4. Nurturing Justice has been persistent in observing the ongoing consequences of the former Liberal Prime Minister’s failure to abide by his pre-election guarantee to his electors in Bennelong that he was opposed to embryonic stem-cell research. Since that time in Australia, and in fact from before that time, human seed and human eggs have become “commodities” for pseudo-Messianic bio-medical and pharmaceutical research. The consequence of Mr Howard’s failure on this matter – he should have resigned his seat, allowing his deputy to take over, and gone back to his electors to be re-elected. He didn’t and, as we have pointed out repeatedly, the Liberal Party has since become merely a public relations firm that now Mr Turnbull is trying to hold together but cannot do so even on his own terms that party unity must prevail because to take a policy stand will be to split the conservative forces and allow Labor to take the reins of Government.
5. The idea that marriage is a right is basic to this chant. However, the global movement for “marriage equality”, with its “When do we want it? NOW!” mantras does not address the question of why first the UN hasn’t been petitioned to amend the Universal Declaration of Human Rights or even International Covenant on Civil and Political Rights. Could it be that that way of proceeding simply would not pass in any vote? Moreover, would it not demonstrate, and bring to the fore just how much this movement is a neo-colonial moral crusade? Australia, as a leading polity in this region, has an international obligation to its neighbours but that matter is never raised.
6. Finally, with all the restrictions imposed by the alternative public relations firms (political machines) upon the public dissemination (sic!) of coherent public policies for marriage, family and household, we face a situation in which (read the above BBC article again carefully with respect to child-bearing) human seed (sperm and ova) is simply consider a de-regulated commodity. What are we to say about the new emergent forms of human slavery that have to be considered in this context?
The Melbourne University report has, as we have suggested, a wholly unintended consequence: its results can just as easily be read to conclude that the Australian public is now neither qualified nor capable of making a public-legal judgment upon legislation that would have a direct bearing upon the public and legal definition of the structures of “marriage, family and household”.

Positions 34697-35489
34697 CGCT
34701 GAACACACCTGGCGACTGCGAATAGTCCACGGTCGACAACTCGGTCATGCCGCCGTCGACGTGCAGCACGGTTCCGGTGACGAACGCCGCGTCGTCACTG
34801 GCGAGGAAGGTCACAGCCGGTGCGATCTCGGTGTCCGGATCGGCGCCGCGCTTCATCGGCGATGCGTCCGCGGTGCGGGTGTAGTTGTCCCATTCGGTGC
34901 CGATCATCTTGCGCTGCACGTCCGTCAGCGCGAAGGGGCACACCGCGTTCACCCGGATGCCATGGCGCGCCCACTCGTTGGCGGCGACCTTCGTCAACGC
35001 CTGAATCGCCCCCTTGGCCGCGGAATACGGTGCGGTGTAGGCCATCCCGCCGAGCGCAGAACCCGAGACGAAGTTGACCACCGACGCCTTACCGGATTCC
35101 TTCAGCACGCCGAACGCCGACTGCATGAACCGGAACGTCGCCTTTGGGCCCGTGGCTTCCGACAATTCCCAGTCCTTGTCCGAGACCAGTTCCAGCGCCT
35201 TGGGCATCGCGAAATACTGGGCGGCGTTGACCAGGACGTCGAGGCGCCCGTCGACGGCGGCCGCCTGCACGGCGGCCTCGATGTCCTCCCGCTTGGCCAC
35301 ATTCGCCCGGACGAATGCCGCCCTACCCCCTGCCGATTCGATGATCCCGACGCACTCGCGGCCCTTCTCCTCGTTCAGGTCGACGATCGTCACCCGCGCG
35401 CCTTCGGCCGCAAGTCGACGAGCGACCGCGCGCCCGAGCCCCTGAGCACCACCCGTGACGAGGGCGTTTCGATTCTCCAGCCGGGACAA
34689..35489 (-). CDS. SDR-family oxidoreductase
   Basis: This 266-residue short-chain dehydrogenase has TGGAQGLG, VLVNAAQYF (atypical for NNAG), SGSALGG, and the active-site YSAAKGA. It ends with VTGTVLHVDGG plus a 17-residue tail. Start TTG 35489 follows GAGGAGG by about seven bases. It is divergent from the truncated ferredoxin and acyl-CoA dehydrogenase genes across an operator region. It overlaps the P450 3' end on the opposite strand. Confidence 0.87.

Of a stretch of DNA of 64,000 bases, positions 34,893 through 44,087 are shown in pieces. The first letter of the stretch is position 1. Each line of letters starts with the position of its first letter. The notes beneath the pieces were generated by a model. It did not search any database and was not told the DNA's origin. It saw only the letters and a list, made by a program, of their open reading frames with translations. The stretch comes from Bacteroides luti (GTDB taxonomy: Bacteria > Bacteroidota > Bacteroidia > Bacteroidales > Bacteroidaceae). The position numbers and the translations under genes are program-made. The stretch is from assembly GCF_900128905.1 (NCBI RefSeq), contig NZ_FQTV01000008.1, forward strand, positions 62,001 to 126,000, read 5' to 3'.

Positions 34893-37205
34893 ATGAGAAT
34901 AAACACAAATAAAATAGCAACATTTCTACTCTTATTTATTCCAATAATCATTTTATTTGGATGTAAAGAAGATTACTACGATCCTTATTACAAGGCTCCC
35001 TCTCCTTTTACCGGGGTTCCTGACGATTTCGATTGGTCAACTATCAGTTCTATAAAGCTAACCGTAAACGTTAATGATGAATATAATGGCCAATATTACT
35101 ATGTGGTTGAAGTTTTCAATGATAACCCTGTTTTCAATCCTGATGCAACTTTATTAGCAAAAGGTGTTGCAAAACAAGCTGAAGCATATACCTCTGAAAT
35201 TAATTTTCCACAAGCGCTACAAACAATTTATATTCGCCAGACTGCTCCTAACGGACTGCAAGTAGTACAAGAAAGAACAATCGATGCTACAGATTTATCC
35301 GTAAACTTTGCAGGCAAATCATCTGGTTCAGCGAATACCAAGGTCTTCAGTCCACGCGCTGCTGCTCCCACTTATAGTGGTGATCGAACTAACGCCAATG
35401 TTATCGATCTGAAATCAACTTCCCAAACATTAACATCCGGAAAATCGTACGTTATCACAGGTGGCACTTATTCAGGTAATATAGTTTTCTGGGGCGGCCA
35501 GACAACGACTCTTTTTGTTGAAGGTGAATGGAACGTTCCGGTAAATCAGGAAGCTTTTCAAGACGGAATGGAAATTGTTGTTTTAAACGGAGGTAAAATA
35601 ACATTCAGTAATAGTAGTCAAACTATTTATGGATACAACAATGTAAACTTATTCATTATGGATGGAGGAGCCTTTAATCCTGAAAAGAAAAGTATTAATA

And Nurturing Justice is suggesting to the Australian Christian Lobby that its extra-parliamentary efforts to have a petition presented to the Senate to allow a plebiscite on same-sex marriage as per the Liberal Party’s election platform, is now politically misconceived. Giving Christians an opportunity to “vent” by saying “No” in such a petition is fair enough; but a plebiscite whatever its outcome puts off until another day the need for political parties to actually reform themselves and hence re-jig their own view of what a party is. And that task means finding a way to properly represent in our parliaments those electors across the Commonwealth who will never agree to what is implied in this misconceived, historically ignorant, mass movement for “marriage equality”.
We should be constant in prayer that in time, the Lord God in His mercy, will enable us to see more clearly what is being dissolved in the structure of our citizenship and how this impacts marriage, family, household and friendship. Can we face up to the worrying fact that we are preventing ourselves from seeing politically what is now staring us in the face? Yes it is persistently obscured and befogged by a thoroughly compromised mass media. And “marriage equality” is indeed one prominent issue that is turning Parliamentary Democracy away from just representation and a public justice mentality for public governance. It has capitulated to the results of what are now “winner take all” public opinion surveys. Parliamentary accountability to electors needs to be rediscovered and that will also have to be part of the difficult task of working toward a genuine Christian political option over the next decades.
BCW 3 August 2017